In the American West, high-profile big game species including mule deer, antelope, elk, moose, bison and bighorn sheep use large landscapes to migrate between winter and summer habitats to obtain the resources they need to survive. The big game species are a vital part of the West’s ecology, economy, and culture and are valued by local, national, and international stakeholders. Thanks to large parcels of private and public land and a low human population, many parts of the American West still provide some of the best big game habitats in the world. But these vast, intact landscapes are under threat by ongoing habitat loss and disturbances to seasonal and migratory habitats that result in declines in big game population and the disappearance of migrations.

Addressing the challenge of conserving big game populations and the endangered phenomena of seasonal migration across large landscapes in the American West will require dynamic, innovative, and flexible legal approaches. Those legal approaches should recognize the biological needs of the species themselves and reflect economic policy analysis of conservation in landscapes with multiple land managers. Considering both integrated biological and economic decision frameworks and incentive-based tools to define and implement legal and policy structures can produce migratory species conservation more efficiently than less integrated approaches.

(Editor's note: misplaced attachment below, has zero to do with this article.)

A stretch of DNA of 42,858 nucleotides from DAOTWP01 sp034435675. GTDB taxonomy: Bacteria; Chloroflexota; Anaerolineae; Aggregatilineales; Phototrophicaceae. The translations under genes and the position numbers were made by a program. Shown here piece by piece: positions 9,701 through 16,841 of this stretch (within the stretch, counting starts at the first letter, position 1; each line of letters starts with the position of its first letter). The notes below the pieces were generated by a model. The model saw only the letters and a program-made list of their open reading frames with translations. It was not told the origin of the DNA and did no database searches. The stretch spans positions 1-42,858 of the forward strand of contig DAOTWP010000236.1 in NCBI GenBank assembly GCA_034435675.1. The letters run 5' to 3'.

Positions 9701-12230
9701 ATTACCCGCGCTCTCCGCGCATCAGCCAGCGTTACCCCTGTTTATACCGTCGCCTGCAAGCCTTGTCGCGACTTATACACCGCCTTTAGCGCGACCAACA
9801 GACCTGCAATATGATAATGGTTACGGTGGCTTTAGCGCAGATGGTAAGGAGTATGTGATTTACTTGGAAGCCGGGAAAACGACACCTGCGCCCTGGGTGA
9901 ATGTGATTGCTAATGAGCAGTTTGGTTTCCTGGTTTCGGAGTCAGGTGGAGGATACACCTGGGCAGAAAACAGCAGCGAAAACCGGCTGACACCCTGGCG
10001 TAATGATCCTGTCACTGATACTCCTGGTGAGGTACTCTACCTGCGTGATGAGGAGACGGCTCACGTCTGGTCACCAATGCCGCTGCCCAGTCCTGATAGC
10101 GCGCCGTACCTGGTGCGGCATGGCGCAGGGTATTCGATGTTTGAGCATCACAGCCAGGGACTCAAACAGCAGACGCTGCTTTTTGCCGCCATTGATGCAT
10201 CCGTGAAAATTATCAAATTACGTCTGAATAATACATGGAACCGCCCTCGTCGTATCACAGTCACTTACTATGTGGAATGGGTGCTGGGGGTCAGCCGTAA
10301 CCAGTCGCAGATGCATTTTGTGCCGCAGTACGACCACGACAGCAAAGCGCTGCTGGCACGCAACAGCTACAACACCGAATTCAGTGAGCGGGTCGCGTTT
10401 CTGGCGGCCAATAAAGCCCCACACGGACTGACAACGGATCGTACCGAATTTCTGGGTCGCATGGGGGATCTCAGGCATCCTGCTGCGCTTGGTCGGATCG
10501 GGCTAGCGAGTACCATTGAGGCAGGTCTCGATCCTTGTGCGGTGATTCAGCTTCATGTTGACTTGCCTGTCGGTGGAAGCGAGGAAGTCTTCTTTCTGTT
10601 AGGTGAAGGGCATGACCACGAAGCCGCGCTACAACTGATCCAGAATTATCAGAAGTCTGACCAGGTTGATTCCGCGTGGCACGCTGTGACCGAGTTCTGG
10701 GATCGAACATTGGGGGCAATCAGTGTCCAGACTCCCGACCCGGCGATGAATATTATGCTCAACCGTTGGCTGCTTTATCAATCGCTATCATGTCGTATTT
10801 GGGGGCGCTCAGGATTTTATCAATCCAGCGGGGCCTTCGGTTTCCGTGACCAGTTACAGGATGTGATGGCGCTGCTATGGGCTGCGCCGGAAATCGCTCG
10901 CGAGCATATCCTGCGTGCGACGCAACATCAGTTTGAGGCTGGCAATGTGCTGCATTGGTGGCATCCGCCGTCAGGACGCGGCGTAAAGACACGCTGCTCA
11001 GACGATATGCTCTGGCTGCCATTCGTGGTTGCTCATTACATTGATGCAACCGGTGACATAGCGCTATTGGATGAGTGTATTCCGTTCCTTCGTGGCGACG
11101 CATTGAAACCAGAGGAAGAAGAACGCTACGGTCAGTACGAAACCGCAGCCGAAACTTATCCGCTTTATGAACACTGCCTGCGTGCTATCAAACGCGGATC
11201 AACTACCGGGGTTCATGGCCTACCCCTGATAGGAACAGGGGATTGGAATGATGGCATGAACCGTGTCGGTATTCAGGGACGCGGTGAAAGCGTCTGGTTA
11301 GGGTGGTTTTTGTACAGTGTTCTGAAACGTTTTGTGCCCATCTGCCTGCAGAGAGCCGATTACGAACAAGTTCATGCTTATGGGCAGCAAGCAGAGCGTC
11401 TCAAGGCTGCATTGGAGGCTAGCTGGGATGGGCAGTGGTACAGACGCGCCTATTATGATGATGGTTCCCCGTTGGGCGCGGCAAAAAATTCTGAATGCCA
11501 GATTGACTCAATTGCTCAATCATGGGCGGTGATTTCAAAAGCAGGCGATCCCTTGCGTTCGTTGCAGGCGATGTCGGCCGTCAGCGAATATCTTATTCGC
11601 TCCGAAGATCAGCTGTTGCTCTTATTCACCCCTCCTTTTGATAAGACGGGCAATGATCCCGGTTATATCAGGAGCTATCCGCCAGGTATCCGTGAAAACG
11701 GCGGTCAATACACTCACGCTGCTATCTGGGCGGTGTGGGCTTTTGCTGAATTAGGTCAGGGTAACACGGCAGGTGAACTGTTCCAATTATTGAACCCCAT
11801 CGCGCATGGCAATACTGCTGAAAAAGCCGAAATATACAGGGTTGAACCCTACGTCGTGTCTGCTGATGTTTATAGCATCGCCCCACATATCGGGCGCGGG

Conservation of big game migrations is now a growing priority and initial conservation efforts are beginning to emerge, including the Department of Interior Secretarial Order 3362 “Improving Habitat Quality in Western Big-Game Winter Range and Migration Corridors” and state policies including the Wyoming Game and Fish Department Ungulate Migration Corridor Strategy. This interdisciplinary paper evaluates those emerging policies and finds that the policies miss opportunities to provide higher levels of conservation of migratory species by failing to address key ecological characteristics of migratory species and to incorporate economically efficient hierarchies of management and policy. We conclude by offering thoughts on how future conservation polices might be designed to incorporate both ecology and economics to better conserve migrations.

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